Term lengths range between three years and 25 years on average, although some lenders offer 30-year terms as standard. As commercial lending is unregulated, longer terms than this may be granted on a case-by-case basis.
The interest rate and the term length will determine your monthly mortgage payments. A longer-term means lower payments as the debt is stretched over a longer period, but keep in mind that this will mean paying more for your mortgage overall because of the extra interest payments.
Here are some example rates you might expect to see from specific lenders:
|Natwest||75%||Min loan £25k No max loan Fixed or variable rates Terms up to 25 years No early redemption charges|
|HSBC||75%||Min loan £25k No max loan Fixed or variable rates Terms up to 30 years LIBOR rate option for loans £100k+|
|Barclays||70%||Min loan £25k No max loan Fixed or variable rates Terms up to 25 years Must have minimum 3 years accounts|
|Shawbrook Bank||70%||Min loan £75k Max loan £15m Terms up to 30 years Semi-commercial permitted Short-term finance options available|
|Aldermore Bank||85%||Min loan £25k No max loan Fixed or variable rates Terms up to 20 years Bespoke terms for larger loans|
Please note lenders terms and borrowing criteria can be subject to change at any time at their discretion. Speaking to a commercial mortgage broker is the best way to keep track of the terms available at any given time.
How much your mortgage will cost
You can use our commercial mortgage calculator below to get a rough idea of what your monthly mortgage payments will look like and whether the loan will be affordable.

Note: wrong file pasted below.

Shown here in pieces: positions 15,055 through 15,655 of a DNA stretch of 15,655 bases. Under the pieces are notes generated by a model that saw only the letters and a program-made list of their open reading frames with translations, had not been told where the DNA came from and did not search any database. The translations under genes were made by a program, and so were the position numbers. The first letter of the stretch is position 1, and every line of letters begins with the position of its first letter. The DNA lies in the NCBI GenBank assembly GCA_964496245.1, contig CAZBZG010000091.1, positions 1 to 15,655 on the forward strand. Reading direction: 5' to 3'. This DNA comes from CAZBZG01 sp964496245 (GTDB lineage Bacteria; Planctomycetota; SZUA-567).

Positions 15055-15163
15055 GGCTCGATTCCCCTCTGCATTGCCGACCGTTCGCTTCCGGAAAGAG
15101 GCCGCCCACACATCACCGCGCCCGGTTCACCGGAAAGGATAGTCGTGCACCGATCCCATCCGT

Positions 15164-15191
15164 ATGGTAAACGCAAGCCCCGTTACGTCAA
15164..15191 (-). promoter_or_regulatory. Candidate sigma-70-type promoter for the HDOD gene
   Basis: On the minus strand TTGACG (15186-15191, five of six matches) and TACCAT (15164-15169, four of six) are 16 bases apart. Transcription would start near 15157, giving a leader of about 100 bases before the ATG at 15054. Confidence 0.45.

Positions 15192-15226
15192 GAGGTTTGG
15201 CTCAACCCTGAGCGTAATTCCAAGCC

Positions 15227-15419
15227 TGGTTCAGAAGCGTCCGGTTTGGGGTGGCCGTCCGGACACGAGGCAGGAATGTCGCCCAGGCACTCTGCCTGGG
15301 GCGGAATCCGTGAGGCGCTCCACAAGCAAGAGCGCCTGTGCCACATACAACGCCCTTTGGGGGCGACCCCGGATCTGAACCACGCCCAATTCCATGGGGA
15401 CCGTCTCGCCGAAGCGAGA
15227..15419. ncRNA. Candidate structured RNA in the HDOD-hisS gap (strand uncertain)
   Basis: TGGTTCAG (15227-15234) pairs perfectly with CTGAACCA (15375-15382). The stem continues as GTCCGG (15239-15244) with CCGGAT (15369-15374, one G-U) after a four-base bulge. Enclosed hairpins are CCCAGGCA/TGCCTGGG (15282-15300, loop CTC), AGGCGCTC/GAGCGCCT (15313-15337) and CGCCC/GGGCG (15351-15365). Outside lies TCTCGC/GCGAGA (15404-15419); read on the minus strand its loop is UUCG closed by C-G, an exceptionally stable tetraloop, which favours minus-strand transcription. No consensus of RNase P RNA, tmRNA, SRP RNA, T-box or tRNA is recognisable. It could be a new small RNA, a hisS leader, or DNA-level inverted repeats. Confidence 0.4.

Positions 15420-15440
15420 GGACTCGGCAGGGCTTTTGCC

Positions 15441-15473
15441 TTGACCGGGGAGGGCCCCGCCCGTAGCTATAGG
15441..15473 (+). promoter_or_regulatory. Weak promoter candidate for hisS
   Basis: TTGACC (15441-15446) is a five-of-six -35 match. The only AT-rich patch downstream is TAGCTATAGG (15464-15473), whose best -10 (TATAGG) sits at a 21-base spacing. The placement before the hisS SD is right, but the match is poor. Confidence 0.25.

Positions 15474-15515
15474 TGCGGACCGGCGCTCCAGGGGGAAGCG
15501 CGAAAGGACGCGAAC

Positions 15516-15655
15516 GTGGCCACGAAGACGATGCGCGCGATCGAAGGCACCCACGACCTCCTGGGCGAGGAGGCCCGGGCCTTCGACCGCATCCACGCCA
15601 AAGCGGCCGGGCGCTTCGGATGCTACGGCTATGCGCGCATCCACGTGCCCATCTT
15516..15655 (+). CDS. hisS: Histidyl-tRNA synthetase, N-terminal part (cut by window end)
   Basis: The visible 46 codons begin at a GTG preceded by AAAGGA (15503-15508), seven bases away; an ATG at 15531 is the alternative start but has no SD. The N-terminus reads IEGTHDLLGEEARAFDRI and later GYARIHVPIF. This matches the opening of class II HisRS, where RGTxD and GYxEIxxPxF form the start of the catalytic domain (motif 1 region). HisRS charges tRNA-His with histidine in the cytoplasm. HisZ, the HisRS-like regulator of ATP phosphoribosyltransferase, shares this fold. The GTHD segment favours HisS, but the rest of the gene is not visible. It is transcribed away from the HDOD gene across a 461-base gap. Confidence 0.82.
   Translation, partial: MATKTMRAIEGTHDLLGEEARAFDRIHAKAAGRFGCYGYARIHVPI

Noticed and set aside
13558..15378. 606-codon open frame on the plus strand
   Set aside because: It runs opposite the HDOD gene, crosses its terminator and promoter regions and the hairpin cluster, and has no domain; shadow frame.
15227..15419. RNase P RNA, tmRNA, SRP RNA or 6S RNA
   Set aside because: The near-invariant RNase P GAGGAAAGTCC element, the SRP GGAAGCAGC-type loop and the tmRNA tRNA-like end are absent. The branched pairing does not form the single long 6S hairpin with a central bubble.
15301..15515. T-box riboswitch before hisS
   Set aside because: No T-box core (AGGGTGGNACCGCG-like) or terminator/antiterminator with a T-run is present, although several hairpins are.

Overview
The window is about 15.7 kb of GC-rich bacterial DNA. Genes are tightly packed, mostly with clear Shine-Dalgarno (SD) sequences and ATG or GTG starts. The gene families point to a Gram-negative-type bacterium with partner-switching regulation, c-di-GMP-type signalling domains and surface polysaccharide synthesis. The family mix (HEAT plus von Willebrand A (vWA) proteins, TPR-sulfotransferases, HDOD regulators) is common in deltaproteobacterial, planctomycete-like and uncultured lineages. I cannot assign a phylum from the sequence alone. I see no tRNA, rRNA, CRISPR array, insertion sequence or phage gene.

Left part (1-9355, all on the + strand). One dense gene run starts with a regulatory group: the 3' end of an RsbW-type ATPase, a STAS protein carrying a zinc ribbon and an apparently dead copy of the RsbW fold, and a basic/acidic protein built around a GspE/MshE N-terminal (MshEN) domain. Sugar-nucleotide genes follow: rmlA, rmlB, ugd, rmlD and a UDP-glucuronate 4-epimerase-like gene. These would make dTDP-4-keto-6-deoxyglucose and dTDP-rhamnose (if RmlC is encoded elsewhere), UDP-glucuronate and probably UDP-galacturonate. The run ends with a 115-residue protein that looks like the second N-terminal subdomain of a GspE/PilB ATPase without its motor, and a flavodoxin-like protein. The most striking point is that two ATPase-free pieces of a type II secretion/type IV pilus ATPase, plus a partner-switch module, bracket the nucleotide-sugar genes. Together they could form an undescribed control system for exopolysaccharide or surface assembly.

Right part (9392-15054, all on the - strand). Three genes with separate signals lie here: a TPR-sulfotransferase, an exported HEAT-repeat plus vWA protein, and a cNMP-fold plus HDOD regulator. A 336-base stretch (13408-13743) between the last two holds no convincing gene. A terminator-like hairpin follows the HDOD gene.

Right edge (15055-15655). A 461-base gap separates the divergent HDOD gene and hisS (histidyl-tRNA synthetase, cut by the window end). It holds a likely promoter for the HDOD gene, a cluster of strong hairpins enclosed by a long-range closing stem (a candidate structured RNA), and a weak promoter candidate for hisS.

Commercial Mortgage Calculator
Our commercial mortgage calculator can tell you how much your mortgage will cost you each month and overall. Enter the amount you’re borrowing, the term length and interest rate, and our calculator will do the rest.
Total amount paid at end of term:
Get started with an expert broker to find out how much they could help you save on your mortgage repayments.
How does term length affect the overall cost?
The length of your commercial mortgage term will have an impact on the overall cost of a commercial mortgage – if you take a loan out over a longer period, there will be more monthly instalments and therefore more interest to pay across the term.
Which term length you should choose depends entirely on what you and/or your business can afford to pay out each month. If you’re capable of meeting the higher monthly payments, there is money to be saved by reducing your mortgage term, but having lower monthly payments can free up capital that could be invested elsewhere.
You should also keep in mind that lower term lengths obviously come with more stringent affordability requirements, which means your choice of lenders will be fewer.
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Which lenders offer commercial mortgages
Many of the best-known high street lenders offer commercial mortgages:
- Bank of Scotland
At the more specialist end of the market, there are several providers that only offer commercial mortgages. They include White Oak, Assetz Capital, Cynergy Bank and more.
Some business mortgage lenders do not deal with members of the public directly, but if you work with a broker they can include these providers in their searches. This should maximise your chances of a good deal, especially if you use our matching service to find a commercial mortgage advisor who is tailored to your needs and circumstances.